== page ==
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  • View in gallery

    (a) May–June SST climatology (°C) of 1981–2010 period (contours) and its anomaly from zonal mean (color shading). Also shown are the ground parameters of the (b) control (CTL) and (c) LAND runs (blue: cold-deciduous forest; yellow: grassland; red: cultivation zone).

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    (a) Mean annual cycle of the sensible (dashed line), latent (dotted line), and their total (solid line) heat flux (W m−2) averaged over the Okhotsk Sea. Orange and red colors indicate the fluxes of the CTL and LAND runs, respectively. Positive value denotes heat transport from the surface to the atmosphere. (b) As in (a), but for precipitation (dashed line), precipitation minus evaporation (i.e., PE; solid line), and latent heat flux(dotted line). Also shown are the difference in May–June (c) mean total heat flux (W m−2) and (d) mean temperature at 2 m (°C) between the CTL and LAND runs (CTL minus LAND). Hatching indicates significance level above 95% based on a t test.

  • View in gallery

    Zonal cross sections of (a) 140°–160°E and (b) 160°E–130°W average differences between the CTL and LAND runs (CTL minus LAND). Color shading indicates May–June mean temperature (°C) (only significance levels above 95% are shaded), and red/blue contours indicate temperature gradient [°C (100 km)−1]. A positive sign of the gradient here denotes that the poleward temperature decline is larger in CTL than in LAND. Black contours indicate geopotential height (m) difference of CTL minus LAND.

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    Difference (color shading) in May–June mean (a) Eady-growth rate at 850–300 hPa (day−1) and (b) storm-track intensity at 300 hPa (m2 s−2) between the CTL and LAND runs (CTL minus LAND). Contours in (a) and (b) indicate climatological mean of Eady growth rate and the storm-track intensity, respectively, in the CTL run. Hatching indicates significance level above 95% based on a t test. (c) Difference in divergence of E-vector at 300 hPa (10−4 m s−2) between the CTL and LAND runs. Arrows and contours indicate difference in E-vector at 300 hPa (m2 s−2) and zonal wind at 300 hPa (m s−1), respectively.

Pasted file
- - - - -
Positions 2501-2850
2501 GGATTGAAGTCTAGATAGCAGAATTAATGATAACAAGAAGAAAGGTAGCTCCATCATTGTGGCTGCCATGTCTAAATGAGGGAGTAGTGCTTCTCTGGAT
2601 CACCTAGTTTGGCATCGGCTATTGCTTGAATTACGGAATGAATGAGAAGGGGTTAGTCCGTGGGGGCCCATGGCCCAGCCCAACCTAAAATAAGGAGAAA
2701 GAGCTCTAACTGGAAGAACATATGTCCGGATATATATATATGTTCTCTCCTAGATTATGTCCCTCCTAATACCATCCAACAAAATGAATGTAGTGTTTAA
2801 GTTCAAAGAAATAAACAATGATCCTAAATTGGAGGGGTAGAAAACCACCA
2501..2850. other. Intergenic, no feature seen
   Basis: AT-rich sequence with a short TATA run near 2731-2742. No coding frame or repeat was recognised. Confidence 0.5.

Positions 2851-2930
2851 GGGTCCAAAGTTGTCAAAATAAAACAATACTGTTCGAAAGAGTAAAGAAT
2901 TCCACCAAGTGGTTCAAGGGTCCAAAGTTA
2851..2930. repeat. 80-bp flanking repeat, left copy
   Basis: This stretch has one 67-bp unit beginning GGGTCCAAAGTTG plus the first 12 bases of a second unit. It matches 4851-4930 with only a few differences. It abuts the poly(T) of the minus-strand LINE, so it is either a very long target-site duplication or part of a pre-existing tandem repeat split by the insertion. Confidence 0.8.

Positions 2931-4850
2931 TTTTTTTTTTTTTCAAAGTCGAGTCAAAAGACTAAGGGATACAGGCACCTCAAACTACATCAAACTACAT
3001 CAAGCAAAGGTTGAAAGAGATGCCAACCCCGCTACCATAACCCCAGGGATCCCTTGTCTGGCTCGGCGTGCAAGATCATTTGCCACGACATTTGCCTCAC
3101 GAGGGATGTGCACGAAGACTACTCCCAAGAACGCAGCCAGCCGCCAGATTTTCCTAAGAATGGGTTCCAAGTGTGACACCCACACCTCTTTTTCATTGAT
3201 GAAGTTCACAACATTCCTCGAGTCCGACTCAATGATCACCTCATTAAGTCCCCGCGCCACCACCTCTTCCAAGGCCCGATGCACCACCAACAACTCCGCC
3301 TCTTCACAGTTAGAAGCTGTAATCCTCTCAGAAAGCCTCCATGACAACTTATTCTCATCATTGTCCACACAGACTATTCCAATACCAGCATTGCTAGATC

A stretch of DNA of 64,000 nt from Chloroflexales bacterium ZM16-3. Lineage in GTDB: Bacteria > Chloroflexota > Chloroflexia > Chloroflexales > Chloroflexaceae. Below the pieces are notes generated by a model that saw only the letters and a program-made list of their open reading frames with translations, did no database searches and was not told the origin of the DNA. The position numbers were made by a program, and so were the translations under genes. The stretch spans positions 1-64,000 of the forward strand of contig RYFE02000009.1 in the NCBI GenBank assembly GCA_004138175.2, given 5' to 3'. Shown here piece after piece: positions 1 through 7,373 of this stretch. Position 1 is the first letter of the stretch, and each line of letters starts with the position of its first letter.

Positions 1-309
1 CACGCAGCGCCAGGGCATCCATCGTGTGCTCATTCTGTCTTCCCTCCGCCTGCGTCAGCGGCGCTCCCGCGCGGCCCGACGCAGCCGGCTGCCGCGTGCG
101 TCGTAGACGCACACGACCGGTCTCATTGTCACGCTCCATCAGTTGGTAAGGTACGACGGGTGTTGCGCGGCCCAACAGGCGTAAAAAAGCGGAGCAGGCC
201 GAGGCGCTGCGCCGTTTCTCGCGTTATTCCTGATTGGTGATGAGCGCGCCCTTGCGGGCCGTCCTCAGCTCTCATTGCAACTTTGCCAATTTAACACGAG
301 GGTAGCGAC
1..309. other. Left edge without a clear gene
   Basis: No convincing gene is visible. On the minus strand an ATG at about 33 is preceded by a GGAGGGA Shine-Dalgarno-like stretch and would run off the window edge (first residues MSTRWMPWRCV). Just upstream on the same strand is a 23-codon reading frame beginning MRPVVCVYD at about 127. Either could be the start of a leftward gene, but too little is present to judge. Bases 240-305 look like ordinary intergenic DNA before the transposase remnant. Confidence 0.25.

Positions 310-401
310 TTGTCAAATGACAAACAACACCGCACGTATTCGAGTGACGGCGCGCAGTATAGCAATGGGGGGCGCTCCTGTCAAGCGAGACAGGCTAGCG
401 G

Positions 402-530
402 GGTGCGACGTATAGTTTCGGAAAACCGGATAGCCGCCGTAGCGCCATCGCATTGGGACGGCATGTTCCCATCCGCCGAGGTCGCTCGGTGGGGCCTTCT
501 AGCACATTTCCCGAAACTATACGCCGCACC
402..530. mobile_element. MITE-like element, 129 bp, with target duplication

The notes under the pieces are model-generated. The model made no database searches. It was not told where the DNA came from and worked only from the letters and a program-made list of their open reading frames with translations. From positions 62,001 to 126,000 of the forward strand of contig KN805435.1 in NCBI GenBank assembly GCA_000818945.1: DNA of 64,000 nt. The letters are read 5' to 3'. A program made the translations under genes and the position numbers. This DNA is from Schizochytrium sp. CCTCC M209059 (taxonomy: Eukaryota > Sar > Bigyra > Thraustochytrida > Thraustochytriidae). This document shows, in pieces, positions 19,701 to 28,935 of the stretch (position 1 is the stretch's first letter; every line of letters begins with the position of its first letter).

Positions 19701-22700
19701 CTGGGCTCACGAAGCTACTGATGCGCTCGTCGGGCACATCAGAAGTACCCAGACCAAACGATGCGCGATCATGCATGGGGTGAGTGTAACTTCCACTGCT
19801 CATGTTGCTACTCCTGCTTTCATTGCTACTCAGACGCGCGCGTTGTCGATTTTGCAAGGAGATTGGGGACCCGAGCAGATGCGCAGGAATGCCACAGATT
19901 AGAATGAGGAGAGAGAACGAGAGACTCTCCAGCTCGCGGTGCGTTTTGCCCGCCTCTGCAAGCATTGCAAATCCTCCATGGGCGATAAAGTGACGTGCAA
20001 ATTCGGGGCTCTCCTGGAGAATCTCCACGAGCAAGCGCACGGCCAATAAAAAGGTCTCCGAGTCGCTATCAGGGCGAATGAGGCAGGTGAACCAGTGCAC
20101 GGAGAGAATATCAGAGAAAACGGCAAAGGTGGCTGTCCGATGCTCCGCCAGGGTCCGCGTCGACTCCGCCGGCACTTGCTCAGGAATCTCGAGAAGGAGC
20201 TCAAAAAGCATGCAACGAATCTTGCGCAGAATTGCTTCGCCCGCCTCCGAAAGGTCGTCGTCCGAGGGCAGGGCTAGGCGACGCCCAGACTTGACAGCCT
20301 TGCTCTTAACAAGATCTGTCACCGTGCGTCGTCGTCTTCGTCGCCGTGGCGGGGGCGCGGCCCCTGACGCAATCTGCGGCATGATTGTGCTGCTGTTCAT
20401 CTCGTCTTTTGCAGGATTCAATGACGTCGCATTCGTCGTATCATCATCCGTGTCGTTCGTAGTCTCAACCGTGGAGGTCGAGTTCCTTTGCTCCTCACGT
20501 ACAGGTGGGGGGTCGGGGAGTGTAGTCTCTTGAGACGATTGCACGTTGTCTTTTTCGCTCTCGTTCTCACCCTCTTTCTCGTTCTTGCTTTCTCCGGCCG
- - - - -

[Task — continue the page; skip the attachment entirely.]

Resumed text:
• View in gallery

    Color shading shows the difference in May–June mean (a) geopotential height at 300 hPa (m) and (b) sea level pressure (hPa) between the CTL and LAND runs (CTL minus LAND). Hatching indicates significance levels above 95% based on a t test. Contours in (a) and (b) indicate climatological means of the zonal wind at 300 hPa (m s−1) and sea level pressure (hPa), respectively, defined as the 30-yr average of the CTL run. (c) Difference in vertically integrated moisture flux (arrows) and its divergence (color shading) at 950–500 hPa (mm day−1) between the CTL and LAND runs. Hatching indicates significance level above 95% based on a t test. Arrow length corresponding to 50 kg m−1 s−1 (=50 mm m s−1) is indicated to the left of the panel.

  • View in gallery

    Climatology of May–June mean precipitation (mm day−1) in the (a) CTL and (b) LAND runs. (c) Difference in precipitation (mm day−1) between the CTL and LAND runs (CTL minus LAND). Hatching indicates significance level above 95% based on a t test.